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The gay author of the smash book Apprentice in Wonderland on the dangers and deficiencies of Donald Trump

The gay author of the smash book Apprentice in Wonderland on the dangers and deficiencies of Donald Trump

Donald Trump Apprentice NBC red carpet youre fired face book cover apprentice in wonderland author Ramin Setoodeh
Desiree Navarro/WireImage; Harper Collins; Alexi Lubomirski

Ramin Setoodeh met with Trump six times and reveals his faulty memory, obsession with himself and ratings, his one reference to Melania, and the danger of underestimating his likability, charm, and intelligence.

Ramin Setoodeh is the co-editor in chief of Variety; however, as readers of The Advocate, you may be familiar with him as was one of our Advocates of the Year for 2023 as well as one of the Out100 in 2023 for our sibling publication Out.

Now Setoodeh is arguably the person of the hour as the author of the explosive new book, Apprentice in Wonderland, which chronicles Donald Trump’s years as a reality TV star on The Apprentice. The book was released Tuesday and has created a media firestorm. Setoodeh had unprecedented access to Trump, interviewing him six times at his office in Trump Tower as well as at Mar-a-Lago.

“He was really excited to talk to me, because, as my role as the editor in chief of Variety, he was happy to talk to me as an entertainment journalist,” Setoodeh told me during a long conversation Friday.

This wasn’t the first time Setoodeh had talked to Trump; in fact, as a budding reporter for Newsweek in New York, he established a connection with Trump while covering The Apprentice in its early years.

“I started writing about the show and Donald Trump,” he explained. “The thing about Donald Trump was that he would always get on the phone with any reporter. So as a young reporter, I could always call his office. I would call his secretary, Norma, and she would put me through directly to him. There was no publicist. There was no vetting. He often didn't even know I was from Newsweek.”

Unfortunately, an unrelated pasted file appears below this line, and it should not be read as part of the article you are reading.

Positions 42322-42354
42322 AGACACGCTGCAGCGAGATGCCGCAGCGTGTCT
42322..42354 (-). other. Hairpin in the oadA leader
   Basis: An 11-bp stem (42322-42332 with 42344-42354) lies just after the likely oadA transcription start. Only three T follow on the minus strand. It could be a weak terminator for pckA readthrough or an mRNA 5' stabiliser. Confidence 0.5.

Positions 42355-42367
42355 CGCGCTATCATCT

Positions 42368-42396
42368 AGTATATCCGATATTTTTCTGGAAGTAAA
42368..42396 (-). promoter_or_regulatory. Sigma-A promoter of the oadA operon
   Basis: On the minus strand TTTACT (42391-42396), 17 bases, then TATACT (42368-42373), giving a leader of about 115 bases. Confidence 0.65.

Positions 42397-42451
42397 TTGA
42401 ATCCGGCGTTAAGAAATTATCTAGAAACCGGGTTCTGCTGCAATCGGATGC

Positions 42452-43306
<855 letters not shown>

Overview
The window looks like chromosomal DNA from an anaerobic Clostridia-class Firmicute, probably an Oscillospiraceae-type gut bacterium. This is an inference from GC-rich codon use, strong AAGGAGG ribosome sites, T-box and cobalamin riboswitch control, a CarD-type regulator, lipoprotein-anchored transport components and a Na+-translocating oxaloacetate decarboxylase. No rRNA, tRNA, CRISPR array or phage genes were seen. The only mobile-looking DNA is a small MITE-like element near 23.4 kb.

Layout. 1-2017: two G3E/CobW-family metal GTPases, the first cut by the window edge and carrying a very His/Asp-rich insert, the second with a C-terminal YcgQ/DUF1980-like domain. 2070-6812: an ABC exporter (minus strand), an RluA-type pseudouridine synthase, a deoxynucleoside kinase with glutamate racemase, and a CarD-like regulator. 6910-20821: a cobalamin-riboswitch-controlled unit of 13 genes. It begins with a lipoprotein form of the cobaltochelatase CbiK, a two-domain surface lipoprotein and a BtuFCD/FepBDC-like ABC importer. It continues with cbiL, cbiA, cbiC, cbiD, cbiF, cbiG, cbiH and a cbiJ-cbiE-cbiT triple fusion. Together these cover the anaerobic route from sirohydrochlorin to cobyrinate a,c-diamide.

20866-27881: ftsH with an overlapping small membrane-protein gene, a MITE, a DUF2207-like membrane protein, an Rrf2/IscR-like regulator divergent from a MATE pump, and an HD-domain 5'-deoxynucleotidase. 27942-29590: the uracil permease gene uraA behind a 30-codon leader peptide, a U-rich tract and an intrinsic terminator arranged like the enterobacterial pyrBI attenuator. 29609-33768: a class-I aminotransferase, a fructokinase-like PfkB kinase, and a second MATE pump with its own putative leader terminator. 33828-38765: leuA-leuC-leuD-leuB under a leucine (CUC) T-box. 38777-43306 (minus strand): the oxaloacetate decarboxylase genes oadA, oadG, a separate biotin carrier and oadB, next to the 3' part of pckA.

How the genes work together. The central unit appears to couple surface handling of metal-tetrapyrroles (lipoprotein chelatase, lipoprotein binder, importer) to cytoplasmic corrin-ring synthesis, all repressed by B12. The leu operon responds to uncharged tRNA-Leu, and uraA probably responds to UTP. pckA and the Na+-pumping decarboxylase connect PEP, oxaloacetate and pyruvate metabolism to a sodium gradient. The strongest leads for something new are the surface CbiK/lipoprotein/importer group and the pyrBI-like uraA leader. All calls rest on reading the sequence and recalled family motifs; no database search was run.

Trump was always available because he loved talking to the press, Setoodeh said. “I remember during his first term, I would often wonder if he had changed at all, because I felt like I had a pretty good sense of who he was when he was the host of The Apprentice.”

Setoodeh got his answer when he returned to Trump Tower after his presidency to interview him for the book. “When we started talking, it was very clear to me that he hadn't changed. He was still the reality star, and he was conducting business as president of the United States as a reality star.”

And that’s the danger that Setoodeh wants Americans to be aware of.

“I’m really grateful that it's generated the amount of dialogue about who Trump is, because I think that's what's different about this book than all the other Trump books,” he points out. “It really does look at who he was before he became president and how he became president and how he used reality TV to convince millions of Americans that he was qualified for the most powerful job as a leader of the free world.”

What follows is a no-holds-barred interview with Setoodeh who reveals Trump’s shockingly faulty memory, his obsession with himself and his ratings, his one reference to Melania, and the hidden danger of underestimating his likability, charm, and intelligence.

The Advocate: You point out that Trump was a reality TV star, and he used that experience to become president. You’ve been covering entertainment your whole career. If not Trump, then it would have been another reality star. Is that what you think?

Ramin Setoodeh: Yes, I think if Donald Trump had not become the first reality TV president, someone else would have, because there's a convergence in our culture of politics and entertainment. For whatever reason, because of cultural trends and the way in which we regard celebrity as a society and the interest we have in entertainment. Also, the way in which politics are being covered as if it was a form of entertainment. So therefore, I do think it was probably inevitable for a reality star to become president.

But Trump is different, perhaps because he’s been using and manipulating the media his entire life and living in the fishbowl of New York City for so long. It’s hard to think of someone like Lisa Vanderpump becoming president.

What is so important, I think, about the dialogue around this book is that Donald Trump is using the media as a reality star. He is looking at the tropes of reality TV. He knows how to engage people. He knows how to hold their attention, and it is a force that the Democrats will need to be aware of as we're heading into the election, because he is not a traditional politician.